2. Tennessean’s “newsroom of the future” will have fewer employees: Everyone will have to reapply for new jobs at the Gannett-owned paper, Executive Editor Stefanie Murray writes. (The Tennessean) | Blake Farmer reports: “Currently, the headcount is at 89. There are 76 positions on the new org chart.” (Nashville Public Radio) | Read: Fewer editors. The reporting staff will grow from 37 to 43, Murray told Poynter in a phone call Tuesday evening. Management positions will fall from 17 to 10. The goal is “self-sufficient reporters producing publication-ready copy,” Murray said. New roles include audience analysts, engagement editors, storytelling coaches and content strategists, and coverage will be determined by listening to readers and gaining a deep understanding of audience analytics: “We’re going to use research as the guide to make decisions and not the journalist’s gut,” she said. The reapplication process should be complete by mid-September, Murray said. || Farmer reported The Tennessean is one of Gannett’s “beta” newsrooms, and indeed, Gannett’s Asheville (North Carolina) Citizen-Times is undergoing a “sweeping reconfiguration” as well. (Citizen-Times)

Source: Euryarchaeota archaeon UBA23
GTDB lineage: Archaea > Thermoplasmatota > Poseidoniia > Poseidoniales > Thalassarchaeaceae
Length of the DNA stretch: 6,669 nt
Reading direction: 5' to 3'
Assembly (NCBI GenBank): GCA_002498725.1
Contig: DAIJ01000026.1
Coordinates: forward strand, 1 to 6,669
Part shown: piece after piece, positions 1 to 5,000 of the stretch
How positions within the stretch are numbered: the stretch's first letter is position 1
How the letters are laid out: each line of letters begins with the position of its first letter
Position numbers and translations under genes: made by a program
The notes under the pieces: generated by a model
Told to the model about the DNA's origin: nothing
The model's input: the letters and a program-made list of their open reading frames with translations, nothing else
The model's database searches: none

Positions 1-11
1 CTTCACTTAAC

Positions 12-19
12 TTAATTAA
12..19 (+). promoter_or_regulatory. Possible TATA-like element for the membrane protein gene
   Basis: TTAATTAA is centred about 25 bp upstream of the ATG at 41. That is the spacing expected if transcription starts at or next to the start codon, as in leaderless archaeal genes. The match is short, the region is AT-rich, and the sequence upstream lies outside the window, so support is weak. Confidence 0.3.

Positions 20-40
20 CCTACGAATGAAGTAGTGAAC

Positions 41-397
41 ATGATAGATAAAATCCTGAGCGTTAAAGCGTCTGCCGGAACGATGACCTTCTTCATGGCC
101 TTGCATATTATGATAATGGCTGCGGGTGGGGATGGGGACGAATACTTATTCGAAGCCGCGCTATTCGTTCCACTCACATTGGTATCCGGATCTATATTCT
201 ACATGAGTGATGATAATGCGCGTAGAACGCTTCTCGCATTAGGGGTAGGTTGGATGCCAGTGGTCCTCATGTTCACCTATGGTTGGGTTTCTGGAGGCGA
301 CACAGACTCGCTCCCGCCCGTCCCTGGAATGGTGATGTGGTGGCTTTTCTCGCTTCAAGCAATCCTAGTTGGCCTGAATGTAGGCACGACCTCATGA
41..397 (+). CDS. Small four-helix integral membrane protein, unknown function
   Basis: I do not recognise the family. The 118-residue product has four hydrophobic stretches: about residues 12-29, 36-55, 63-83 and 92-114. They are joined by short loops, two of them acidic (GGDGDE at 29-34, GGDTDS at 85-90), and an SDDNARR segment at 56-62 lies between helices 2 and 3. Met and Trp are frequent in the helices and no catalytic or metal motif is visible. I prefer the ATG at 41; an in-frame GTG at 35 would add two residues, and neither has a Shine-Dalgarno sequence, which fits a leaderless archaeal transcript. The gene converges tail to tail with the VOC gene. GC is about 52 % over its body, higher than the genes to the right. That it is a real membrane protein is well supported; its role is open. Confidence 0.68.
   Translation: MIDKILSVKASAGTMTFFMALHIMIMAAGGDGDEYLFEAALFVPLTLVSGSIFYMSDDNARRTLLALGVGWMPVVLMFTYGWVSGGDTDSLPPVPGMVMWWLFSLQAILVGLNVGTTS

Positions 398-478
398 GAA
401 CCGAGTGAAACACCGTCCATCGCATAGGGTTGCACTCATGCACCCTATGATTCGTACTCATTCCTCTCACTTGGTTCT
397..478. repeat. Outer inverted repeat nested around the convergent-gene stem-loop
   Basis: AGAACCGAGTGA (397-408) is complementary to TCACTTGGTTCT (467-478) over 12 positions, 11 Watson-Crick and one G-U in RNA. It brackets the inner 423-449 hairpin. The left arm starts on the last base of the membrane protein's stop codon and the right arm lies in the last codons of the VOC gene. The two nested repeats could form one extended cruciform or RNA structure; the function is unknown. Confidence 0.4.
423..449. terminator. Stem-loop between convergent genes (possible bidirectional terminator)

3. The NSA stunk up The Intercept’s scoop: The spy agency gave documents to AP reporter Eileen Sullivan after The Intercept asked about them. “After seeing you had the docs, and the fact we had been working with Eileen, we did feel compelled to give her a heads up,” Ryan Grim reports an NSA official told Intercept EIC John Cook in a conference call. “We thought she would publish after you.” (HuffPost) | Sullivan is “no govt shill,” former AP reporter Matt Apuzzo tells Grim in a very interesting discussion. (@mattapuzzo) | The Intercept’s story. | AP’s story.
  4. A look at RT: Mashable interviews current and foreign journalists: Former RT reporter Sara Firth says, “The problem comes if you have information that isn’t in line with what RT is saying. That’s never going to get on air.” RT host Anissa Naouai tells Mashable: “I’m not necessarily sure that after RT I’d want to work for the media.” (Mashable) | Related: David Remnick on Vladimir Putin’s “New Anti-Americanism” (The New Yorker)
  5. Article from Washington Post’s new “Storyline” project takes grisly editor’s note: “Several passages have been removed from this story because the source of those passages, Mickyel Bradford, has admitted to fabricating them,” a note on Jeff Guo‘s story about “The black HIV epidemic” reads. (The Washington Post) | Because of the way the story framed Bradford’s false narrative, “readers might have supposed that Guo was right there, witnessing the interactions between the two men.” (The Washington Post) | Related: “For woman in New York Times hoarding article, a long wait for an editor’s note” (The Washington Post)
  6. BuzzFeed has a new president: Greg Coleman has worked at The Huffington Post and at the advertising agency Criteo. The latter résumé item “is increasingly valuable as publications work to counter the downward march of rates for traditional online advertising,” Ravi Somaiya writes. (NYT)